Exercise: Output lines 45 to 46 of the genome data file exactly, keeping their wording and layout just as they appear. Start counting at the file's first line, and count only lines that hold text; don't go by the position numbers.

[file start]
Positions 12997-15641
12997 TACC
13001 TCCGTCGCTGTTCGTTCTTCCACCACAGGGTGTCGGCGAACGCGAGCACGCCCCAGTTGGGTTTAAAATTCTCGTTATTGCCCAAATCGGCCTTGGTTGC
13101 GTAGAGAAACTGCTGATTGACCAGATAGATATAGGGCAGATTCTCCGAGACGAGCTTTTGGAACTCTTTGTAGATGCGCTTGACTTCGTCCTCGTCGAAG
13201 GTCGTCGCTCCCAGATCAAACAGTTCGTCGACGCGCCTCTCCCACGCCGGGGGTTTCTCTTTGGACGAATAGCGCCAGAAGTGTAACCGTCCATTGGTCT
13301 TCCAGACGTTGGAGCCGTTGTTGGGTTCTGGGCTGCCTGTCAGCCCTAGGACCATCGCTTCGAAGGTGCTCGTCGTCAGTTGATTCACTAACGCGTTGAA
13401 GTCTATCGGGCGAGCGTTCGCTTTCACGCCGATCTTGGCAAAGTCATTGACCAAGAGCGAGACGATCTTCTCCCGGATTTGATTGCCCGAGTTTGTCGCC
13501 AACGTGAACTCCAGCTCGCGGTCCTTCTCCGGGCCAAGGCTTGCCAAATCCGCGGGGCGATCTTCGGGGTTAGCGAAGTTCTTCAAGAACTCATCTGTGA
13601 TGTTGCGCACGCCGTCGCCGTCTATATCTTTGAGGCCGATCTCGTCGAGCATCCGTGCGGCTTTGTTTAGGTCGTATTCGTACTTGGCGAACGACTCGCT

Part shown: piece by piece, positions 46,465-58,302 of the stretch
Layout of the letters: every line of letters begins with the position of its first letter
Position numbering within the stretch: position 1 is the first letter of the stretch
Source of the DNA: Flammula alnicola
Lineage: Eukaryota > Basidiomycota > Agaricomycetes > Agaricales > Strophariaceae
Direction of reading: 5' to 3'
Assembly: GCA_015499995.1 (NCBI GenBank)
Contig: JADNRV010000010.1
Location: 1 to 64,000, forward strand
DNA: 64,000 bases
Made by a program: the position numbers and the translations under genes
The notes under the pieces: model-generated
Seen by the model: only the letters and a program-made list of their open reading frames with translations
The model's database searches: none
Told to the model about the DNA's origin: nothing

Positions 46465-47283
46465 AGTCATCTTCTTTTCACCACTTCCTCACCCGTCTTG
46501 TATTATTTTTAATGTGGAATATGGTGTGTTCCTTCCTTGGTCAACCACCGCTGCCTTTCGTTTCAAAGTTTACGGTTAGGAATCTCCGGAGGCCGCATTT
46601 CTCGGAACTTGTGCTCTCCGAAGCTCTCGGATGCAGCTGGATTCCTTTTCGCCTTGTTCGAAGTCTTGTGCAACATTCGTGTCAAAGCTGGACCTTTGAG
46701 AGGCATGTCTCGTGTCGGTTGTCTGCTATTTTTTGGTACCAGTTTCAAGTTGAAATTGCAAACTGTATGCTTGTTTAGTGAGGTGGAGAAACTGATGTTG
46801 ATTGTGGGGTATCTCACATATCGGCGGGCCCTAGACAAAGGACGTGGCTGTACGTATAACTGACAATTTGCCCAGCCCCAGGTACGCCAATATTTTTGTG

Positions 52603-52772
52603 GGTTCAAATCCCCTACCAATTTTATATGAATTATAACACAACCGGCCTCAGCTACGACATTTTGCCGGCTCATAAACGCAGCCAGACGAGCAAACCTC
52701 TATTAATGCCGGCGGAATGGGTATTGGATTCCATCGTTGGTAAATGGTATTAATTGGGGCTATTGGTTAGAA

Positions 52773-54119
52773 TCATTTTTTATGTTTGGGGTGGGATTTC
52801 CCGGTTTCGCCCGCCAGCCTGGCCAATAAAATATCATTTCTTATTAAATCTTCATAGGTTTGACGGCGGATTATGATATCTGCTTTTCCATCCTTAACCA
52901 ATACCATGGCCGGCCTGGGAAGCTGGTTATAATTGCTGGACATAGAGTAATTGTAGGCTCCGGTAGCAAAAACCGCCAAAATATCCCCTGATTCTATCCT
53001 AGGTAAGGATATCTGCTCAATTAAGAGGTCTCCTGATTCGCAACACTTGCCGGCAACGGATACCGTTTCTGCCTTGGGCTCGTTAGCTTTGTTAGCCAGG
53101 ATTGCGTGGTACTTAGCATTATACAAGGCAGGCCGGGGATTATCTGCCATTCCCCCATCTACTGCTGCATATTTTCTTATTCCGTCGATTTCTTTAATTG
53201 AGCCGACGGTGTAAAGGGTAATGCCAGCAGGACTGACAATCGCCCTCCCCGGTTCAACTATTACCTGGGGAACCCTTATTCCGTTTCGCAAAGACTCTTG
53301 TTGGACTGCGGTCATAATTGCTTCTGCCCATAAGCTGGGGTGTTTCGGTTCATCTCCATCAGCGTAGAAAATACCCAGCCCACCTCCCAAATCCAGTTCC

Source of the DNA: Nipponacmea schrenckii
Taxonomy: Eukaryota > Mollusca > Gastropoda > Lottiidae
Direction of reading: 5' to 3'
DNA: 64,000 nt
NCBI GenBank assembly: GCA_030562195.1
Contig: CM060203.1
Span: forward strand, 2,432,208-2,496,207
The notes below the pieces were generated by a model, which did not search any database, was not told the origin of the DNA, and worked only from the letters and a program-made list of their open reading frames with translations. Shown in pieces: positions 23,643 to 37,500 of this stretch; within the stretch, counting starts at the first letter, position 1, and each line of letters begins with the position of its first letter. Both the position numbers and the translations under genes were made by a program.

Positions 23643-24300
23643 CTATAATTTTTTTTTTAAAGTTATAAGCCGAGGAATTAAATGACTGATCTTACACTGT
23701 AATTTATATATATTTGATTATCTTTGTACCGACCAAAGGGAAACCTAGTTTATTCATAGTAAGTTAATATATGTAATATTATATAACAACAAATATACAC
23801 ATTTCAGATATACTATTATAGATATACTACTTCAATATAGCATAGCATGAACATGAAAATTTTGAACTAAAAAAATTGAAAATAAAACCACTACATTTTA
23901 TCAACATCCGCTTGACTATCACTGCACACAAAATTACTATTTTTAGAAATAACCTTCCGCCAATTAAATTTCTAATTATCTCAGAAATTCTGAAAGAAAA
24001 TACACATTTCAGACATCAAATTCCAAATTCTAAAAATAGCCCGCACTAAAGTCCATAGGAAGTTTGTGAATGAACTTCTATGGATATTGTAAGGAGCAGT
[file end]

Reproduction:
DNA: 64,000 nt
NCBI GenBank assembly: GCA_030562195.1